Dutch students are challenging this proposed government measure — here’s why

Another potential roadblock. 😒

As if rental shortages, energy bills, and a tough job market weren’t challenging enough, students are now facing a potentially huge roadblock to completing their studies.

Coalition parties PVV, VVD, NSC, and BBB want students with more than a year’s study delay to pay €3000 in addition to their €2530 statutory tuition fee in the 2026-2027 school year, reports RTL Nieuws.

Understandably, students, study associations, and political youth groups, among other organisations, are less than happy with the so-called ‘long-term study fine’ (langstudeerboete).

The measure is set to affect 94,000 students in 2026 and 2027.

Unfair and “unacceptable”

Participating in a study association’s board, competing in university division sports teams or working a side job are just normal aspects of student life.

But balancing all of the above (plus finding time for some kind of personal life) often leads to many students in the Netherlands taking study delays.

READ MORE | The cost of student housing in the Netherlands is out of control (and it’s only getting worse)

The new measure makes this harder — and many students are speaking out, arguing that it will cause financial worry and stress for students who are already paying their regular tuition fees.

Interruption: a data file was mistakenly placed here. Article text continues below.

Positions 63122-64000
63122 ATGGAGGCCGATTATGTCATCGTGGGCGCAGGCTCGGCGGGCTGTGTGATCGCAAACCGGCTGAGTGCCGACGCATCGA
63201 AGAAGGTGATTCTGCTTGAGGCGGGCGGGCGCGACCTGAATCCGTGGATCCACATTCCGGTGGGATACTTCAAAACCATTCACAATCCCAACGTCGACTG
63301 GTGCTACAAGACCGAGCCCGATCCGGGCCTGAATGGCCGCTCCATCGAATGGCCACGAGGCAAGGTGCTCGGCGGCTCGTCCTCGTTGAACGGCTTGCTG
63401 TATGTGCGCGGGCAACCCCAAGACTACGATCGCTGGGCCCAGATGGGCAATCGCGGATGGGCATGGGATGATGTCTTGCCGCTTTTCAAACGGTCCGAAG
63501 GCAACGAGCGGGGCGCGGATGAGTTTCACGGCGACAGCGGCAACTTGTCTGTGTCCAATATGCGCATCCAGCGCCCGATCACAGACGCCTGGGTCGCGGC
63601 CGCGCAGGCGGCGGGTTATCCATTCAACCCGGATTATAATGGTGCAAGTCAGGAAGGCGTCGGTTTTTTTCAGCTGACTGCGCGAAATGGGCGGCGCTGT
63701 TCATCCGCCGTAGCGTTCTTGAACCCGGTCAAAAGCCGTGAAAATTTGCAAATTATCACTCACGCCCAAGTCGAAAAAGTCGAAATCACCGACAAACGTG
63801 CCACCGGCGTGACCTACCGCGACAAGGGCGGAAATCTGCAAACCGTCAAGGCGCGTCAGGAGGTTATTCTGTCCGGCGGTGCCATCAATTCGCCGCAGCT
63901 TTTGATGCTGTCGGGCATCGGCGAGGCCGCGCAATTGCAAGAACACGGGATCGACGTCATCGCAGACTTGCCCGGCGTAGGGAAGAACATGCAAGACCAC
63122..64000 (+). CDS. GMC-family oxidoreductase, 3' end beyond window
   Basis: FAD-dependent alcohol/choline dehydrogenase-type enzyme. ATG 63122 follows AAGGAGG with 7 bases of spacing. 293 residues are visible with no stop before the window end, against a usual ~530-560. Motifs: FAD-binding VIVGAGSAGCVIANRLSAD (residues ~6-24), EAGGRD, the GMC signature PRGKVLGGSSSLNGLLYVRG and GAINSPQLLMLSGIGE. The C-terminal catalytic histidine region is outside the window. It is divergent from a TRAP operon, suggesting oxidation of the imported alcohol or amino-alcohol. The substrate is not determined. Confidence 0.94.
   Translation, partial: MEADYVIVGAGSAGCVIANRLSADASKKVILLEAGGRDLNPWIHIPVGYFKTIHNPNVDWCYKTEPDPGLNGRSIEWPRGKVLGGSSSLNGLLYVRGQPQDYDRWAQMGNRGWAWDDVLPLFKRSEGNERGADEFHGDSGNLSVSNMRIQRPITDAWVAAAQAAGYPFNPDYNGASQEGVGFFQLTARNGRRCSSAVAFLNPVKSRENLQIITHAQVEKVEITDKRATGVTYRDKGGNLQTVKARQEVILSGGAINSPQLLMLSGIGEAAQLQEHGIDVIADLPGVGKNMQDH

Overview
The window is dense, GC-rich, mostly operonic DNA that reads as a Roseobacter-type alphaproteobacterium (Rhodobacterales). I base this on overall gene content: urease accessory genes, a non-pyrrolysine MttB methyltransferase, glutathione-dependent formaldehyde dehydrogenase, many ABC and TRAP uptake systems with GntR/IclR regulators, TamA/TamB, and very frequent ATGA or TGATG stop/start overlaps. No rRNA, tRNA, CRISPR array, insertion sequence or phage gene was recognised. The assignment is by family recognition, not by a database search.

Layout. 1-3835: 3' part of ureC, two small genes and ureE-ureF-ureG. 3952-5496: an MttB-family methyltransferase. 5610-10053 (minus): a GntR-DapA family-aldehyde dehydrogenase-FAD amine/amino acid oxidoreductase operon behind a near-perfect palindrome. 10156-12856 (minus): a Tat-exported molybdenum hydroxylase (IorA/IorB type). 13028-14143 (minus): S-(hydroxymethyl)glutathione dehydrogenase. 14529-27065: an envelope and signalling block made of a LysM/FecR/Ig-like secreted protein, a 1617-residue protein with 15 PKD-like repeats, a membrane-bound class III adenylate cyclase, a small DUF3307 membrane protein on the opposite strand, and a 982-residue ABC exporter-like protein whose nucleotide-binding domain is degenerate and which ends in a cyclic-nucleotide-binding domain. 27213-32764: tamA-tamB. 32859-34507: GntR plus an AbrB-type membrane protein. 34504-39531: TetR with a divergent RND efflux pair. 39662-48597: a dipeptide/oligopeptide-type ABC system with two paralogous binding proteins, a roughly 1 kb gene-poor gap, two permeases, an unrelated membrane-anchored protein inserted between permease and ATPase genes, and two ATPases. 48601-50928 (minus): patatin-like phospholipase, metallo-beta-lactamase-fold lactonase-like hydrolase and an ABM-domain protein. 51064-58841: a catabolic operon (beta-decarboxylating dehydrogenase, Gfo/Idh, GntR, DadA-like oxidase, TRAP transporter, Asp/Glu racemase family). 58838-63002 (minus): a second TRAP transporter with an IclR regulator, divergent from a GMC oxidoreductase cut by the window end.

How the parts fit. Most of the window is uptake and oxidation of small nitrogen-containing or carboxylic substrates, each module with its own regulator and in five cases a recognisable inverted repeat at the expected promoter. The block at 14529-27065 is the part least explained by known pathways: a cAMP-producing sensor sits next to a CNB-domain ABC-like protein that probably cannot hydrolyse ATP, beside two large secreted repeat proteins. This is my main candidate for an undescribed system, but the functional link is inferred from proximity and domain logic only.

The measure would also negatively affect students who already have study delays of more than a year or students who would have to take delays due to illness or other personal circumstances.

Making their voice heard

Now, several groups and organisations have written a letter criticizing the langstudeerboete.

They are demanding that the government withdraw the measure and announce actions if nothing happens.

How the fine will be implemented is still unclear, but NSC leader Pieter Omtzigt has promised a “careful interpretation” of the measure.

What do you think of this long-term study fine? Tell us in the comments below!

Feature Image:Freepik
Katrien Nivera 🇵🇭
Katrien Nivera 🇵🇭
Third culture kid Katrien has been working as a writer and editor at DutchReview for over two years, originally moving to the Netherlands as a tween. Equipped with a Bachelor’s in communication and media and a Master’s in political communication, she’s here to stay for her passion for writing, whether it’s current Dutch affairs, the energy market, or universities. Just like the Dutch, Katrien lives by her agenda and enjoys the occasional frietje met mayo — she just wishes she could grow tall, too.


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